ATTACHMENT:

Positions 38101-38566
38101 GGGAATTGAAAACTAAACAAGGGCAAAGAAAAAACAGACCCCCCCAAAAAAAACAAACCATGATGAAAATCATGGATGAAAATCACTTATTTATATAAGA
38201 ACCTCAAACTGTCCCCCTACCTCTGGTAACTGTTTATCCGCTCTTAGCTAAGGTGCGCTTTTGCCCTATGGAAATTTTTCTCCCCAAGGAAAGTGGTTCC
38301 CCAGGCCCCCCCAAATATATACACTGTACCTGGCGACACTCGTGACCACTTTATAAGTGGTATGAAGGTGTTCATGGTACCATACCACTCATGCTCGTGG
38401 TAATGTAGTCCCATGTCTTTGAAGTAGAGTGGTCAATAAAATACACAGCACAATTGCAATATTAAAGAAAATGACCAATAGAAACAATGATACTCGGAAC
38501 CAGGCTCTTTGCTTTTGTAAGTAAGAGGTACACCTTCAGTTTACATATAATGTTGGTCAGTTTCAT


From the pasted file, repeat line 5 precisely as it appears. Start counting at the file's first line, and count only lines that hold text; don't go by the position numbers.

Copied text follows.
38401 TAATGTAGTCCCATGTCTTTGAAGTAGAGTGGTCAATAAAATACACAGCACAATTGCAATATTAAAGAAAATGACCAATAGAAACAATGATACTCGGAAC